48. 48. Ventricular Functional Refractory Period V1 V2 S1-S2 = 300ms V1-V2 = 355ms S1-V1 = 5ms S1 S2 H2 S2-V2 = 60ms H1 A1 A2 V1-V2 = 355ms V1 V2 S1-S2 = 290ms V1-V2 = 350ms S1-V1 = 5ms S2-V2 = 65ms S1 H1 S2 H2 A1 A2 VFRP V1-V2 = 350ms V1 V2 V1-V2 = 360ms S1-S2 = 280ms S1-V1 = 5ms S1 H1 S2 H2 S2-V2 = 75ms A1 A2 V1-V2 = 360ms Ventricular FRP or VFRP The shortest V1-V2 in response to any S1-S2 or shortest V1-V2 as48 measured on the surface leads.
  49. 49. Determination of the Effective Refractory Period49
  50. 50. Effective Refractory Period Effective or absolute, (phase 2) (ERP) is the longest amount of time when cells cannot be depolarized again. The longest input that fails to conduct.  Atria 200-270 msecs  Ventricles 200-270 msecs  AV node 280-450 msecs Ch 22 intracardiac Eectrophysiology. John Dimarco S1 S250 Physiology of the Heart, Katz, Ch.14; p. 248
  51. 51. Effective Refractory Period Measurement The ERP is measured using extrastimulus pacing with an early beat inserted following 8-10 beats at a fixed rate (pacing train). The pacing train allows the refractoriness to stabilize. This stabilization usually occurs after 3-4 beats. Also the current strength of the stimulus will influence the ERP. The greater the current strength, the shorter the ERP (in msec). The ERP will continue to shorten as the current increases, but eventually becomes fixed at further increases. Increasing the current strength to 10 mA usually results in shortening the ERP by 30 msec.51 •(Josephson, ME. Clinical Cardiac Electrophysiology, Techniques and Interpretations (3rd Edition), Lippincott, Williams and Wilkins, 2002, pp.39-40.)
  52. 52. ERP: Effect of Current StrengthAtrial and ventricular ERPs decrease with the increased currentstrength of the impulse. Normal ERP measurements are taken at twicethe diastolic threshold, but if the current strength is increased up to10mA, the ERP will shorten on average by 30msec. The important thingis to be consistent with the method you use. 10 8 Current (mA) 6 4 2 0 180 200 220 240 VERP (msec)52Josephson, M. Clinical Cardiac Electrophysiology, Techniques and Interpretations (3rd Edition), Lippincott, Williams and Wilkins, 2002, pp. 39-40.
  53. 53. Affect of Pacing on the ERP ERP of atrial and ventricular tissue shortens with pacing, allowing introduction of premature beats. ERP of AV node lengthens with pacing, and results in blocking of conduction to the ventricles.53
  54. 54. ERP Response to Different Cycle LengthsThe ERPs of ventricular tissue and the His-Purkinje system differ in their response to different drivecycle lengths and extrastimuli (abrupt cycle length changes). Ventricular refractoriness demonstratesthe cumulative effect of the preceding cycle lengths (several beats of a drive cycle), whereas the His-Purkinje system is effected greatly by the immediately preceding cycle length. Thus a change from along to short cycle length will shorten both the His-Purkinje and ventricular ERPs, but a short to longcycle length will drastically prolong the His-Purkinje ERP, but will have only a slight effect if at all onthe ventricular ERP. This is even more exaggerated if only a single extrastimulus is used. Below showsthe effect on the His-Purkinje system. His-Purkinje System A. Constant CL 600 600 600 600 Cycle length (CL) Action Potential Duration 350 350 350 350 350 (APD) 250 250 250 250 Diastolic Interval B. Long to short 800 800 600 450 450 450 300 350 350 150 400 400 400 600 Effect on His- C. Short to Long Purkinje System, but not on the 250 250 250 250 400 VERP 150 150 150 350 54 Josephson, M. Clinical Cardiac Electrophysiology, Techniques and Interpretations (3rd Edition), Lippincott, Williams and Wilkins, 2002, pp. 40-44.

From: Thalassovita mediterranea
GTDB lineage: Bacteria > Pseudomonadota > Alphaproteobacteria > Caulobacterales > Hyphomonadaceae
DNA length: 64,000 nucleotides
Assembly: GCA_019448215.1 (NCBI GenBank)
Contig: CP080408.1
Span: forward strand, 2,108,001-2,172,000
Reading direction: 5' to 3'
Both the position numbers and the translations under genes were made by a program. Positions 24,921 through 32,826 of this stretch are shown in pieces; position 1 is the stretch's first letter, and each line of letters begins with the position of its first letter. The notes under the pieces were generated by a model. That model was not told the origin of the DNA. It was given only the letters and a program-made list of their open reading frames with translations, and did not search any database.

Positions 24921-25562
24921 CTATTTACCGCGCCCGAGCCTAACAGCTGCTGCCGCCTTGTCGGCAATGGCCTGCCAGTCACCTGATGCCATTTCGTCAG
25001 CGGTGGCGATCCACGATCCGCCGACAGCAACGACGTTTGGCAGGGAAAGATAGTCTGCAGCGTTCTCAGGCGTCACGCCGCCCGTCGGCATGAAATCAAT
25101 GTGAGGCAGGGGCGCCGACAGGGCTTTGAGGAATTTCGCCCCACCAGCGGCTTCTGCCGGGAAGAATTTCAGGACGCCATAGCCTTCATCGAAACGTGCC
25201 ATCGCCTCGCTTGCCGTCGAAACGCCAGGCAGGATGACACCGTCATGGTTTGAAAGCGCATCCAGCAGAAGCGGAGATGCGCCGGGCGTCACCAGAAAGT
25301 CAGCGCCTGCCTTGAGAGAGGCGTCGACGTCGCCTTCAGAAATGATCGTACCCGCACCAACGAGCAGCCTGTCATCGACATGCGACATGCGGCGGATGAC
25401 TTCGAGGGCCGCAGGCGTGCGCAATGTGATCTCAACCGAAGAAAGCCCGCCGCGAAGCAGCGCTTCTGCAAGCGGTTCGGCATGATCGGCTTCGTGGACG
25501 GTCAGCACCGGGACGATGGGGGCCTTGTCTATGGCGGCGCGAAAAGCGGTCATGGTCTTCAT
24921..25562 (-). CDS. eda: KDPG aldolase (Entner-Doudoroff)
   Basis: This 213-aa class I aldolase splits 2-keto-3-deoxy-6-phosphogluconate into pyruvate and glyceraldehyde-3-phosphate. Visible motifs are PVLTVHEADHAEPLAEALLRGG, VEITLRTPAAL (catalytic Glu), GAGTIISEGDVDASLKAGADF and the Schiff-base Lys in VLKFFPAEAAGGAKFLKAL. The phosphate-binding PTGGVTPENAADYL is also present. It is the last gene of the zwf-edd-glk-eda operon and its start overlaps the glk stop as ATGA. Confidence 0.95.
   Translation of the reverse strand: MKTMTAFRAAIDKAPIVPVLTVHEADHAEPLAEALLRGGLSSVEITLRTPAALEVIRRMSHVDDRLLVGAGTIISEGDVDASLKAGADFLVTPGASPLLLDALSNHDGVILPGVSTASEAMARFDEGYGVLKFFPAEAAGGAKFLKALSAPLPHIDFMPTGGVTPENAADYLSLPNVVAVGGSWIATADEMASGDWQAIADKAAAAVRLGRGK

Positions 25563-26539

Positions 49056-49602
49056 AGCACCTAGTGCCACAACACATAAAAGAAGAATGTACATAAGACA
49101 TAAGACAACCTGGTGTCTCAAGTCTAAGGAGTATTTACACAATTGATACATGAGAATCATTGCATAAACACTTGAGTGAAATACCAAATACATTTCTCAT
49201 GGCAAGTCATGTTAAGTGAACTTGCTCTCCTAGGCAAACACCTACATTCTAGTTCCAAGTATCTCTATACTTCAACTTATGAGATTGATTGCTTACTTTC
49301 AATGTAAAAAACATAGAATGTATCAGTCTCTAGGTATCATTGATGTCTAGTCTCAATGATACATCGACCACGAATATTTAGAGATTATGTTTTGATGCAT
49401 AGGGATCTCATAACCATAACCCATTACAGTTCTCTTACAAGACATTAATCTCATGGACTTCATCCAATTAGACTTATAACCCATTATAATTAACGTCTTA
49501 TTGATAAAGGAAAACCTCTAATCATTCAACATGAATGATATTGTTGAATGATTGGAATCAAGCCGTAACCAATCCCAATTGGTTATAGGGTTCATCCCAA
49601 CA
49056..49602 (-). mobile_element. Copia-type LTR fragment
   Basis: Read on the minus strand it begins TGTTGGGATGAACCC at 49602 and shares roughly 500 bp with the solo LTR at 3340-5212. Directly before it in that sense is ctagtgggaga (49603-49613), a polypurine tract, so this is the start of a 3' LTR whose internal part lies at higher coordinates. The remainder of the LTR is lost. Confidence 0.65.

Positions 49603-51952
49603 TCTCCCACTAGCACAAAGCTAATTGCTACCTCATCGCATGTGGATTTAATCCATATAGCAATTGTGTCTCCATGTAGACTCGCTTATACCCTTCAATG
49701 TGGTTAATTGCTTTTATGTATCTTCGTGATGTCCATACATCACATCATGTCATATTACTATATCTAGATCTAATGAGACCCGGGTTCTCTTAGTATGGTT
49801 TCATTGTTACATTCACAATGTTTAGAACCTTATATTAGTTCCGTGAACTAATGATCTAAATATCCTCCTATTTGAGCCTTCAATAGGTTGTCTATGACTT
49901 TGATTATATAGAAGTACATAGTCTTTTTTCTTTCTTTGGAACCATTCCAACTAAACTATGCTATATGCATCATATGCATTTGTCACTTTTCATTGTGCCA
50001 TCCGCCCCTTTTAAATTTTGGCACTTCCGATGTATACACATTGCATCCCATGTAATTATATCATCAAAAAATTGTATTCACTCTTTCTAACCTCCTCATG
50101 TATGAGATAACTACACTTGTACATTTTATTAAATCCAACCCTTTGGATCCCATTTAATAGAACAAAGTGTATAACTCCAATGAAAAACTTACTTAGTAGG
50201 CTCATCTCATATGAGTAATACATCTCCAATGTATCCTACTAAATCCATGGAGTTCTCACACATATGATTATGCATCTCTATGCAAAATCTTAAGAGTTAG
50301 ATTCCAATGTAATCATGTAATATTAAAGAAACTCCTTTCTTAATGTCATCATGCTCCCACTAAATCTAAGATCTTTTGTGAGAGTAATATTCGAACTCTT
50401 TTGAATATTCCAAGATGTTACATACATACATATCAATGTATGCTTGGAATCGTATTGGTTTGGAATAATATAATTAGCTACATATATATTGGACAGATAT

55. 55. ERP Response to Multiple StimuliThe determinate factor of the ventricular ERP appears to be the diastolic interval. Theventricular refractory period (VERP) following one extrastimulus is shorter than thatfollowing two. In A, S2 hits making the diastolic interval only 40ms. Because it is short,it makes the resultant VERP shorter at 180ms. In B, the same thing occurs after S2,but when S3 is placed at the same cycle length as S1-S2 (260ms), because theVERP was only 180ms, the diastolic interval becomes 80ms. Since that is longer thanthe previous 40ms one, now the VERP is longer at 195ms. If this were the His-Purkinge system, the ERP both after the S2 and S3 would have been much moreprolonged. 40ms Diastolic Interval: 180ms 180ms VERP: 220ms 220ms 220ms 180ms Coupling Interval: 400ms 400ms 260ms A S1 S1 S1 S2 40ms 80ms Diastolic Interval: 180ms 180ms VERP: 220ms 220ms 220ms 180ms 195ms Coupling Interval: 400ms 400ms 260ms 260ms B S1 S1 S1 S2 S3 Josephson, M. Clinical Cardiac Electrophysiology, Techniques and Interpretations (3rd Edition), Lippincott, Williams and Wilkins, 2002, pp.44.55